We See Your 'Copyright Contributes $1.5 Trillion' And Raise You 'Fair Use Contributes $2.2 Trillion'
from the pointless-numbers dept
The copyright industry lobbyists absolutely love to throw around the bogus and debunked stat that copyright contributes $1.52 trillion to the economy. That number is derived by taking any business that kinda sorta maybe touches copyright (including things like furniture and jewelry) and then assuming that all of the revenue they make is entirely due to copyright. Yes, that’s ridiculous. But, if the copyright lobbyists are going to use such bogus methodology to push their agenda, it seems only fair for those on the other side to use the same methodology. Last week, we wrote about a biased editorial by two newspaper industry lawyers in the WSJ (who failed to note the conflicts of interest), claiming that Google violated copyright law, and attacked the concept of fair use.
In response, Ed Black, from the Computer & Communications Industry Association wrote a letter to the editor highlighting those lawyers factual mistakes as well as the importance of fair use throughout the industry (thanks to Yano for sending this in). Most of the (short) letter discusses all the wonderful things that fair use allows, and then has this wonderful line at the end:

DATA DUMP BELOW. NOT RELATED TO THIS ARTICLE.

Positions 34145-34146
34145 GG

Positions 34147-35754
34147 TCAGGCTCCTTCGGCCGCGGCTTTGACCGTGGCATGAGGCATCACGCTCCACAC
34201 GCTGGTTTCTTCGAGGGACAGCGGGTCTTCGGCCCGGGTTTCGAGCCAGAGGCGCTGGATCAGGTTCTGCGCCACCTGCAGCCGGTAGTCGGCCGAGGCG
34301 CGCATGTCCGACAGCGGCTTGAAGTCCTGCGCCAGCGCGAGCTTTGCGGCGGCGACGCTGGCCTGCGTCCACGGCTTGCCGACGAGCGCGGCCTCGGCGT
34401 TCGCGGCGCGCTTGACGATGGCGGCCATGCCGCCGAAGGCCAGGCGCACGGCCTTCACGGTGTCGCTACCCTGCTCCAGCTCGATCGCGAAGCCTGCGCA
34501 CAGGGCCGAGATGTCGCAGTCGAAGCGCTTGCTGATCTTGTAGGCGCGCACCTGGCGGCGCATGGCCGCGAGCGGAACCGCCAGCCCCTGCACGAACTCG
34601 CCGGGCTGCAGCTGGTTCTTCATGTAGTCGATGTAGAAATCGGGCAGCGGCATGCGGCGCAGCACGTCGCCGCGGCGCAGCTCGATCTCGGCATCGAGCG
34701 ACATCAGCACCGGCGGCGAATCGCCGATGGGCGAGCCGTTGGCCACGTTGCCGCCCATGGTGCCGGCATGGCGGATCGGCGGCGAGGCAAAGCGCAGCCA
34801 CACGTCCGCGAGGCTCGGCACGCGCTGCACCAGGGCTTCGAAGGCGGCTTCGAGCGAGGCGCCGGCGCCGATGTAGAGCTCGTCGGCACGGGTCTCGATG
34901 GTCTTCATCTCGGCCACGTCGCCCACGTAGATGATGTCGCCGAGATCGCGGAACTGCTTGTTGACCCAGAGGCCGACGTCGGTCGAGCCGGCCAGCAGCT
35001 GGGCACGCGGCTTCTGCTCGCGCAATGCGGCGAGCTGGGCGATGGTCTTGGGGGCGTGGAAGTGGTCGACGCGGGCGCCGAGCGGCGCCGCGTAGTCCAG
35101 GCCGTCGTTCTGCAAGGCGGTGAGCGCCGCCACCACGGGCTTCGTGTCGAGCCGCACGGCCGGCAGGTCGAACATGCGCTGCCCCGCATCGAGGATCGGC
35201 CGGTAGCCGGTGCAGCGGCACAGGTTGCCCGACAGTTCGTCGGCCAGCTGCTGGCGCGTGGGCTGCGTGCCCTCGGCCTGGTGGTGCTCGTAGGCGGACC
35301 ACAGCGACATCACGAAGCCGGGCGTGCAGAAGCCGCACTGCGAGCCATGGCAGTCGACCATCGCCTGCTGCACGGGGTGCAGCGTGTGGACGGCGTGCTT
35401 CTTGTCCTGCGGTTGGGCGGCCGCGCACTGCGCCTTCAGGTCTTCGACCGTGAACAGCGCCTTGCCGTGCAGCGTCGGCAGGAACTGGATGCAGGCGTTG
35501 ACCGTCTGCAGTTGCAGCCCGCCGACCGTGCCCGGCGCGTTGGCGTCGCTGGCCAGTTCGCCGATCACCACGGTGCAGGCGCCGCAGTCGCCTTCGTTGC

Businesses dependent upon exceptions to copyright contribute $2.2 trillion to the U.S. economy. They are responsible for one in eight jobs, for a total payroll of $1.2 trillion in 2006. Fair use is serious business; it is the glue that holds the Internet and new technology together. It is worth protecting.
This is fantastic. Of course, the number is just as bogus as the $1.52 trillion used by copyright maximalists, but I think that if they’re going to use their methodology to make such ridiculous claims, it’s only fair to do the same for the contributions to the economy of exceptions to copyright, and as the CCIA clearly demonstrates, the businesses that rely on weaker copyright contribute significantly more to the economy than those that rely on copyright. Thus, by the copyright maximalists own logic (and numbers), shouldn’t we be fighting to expand the exceptions to copyright law?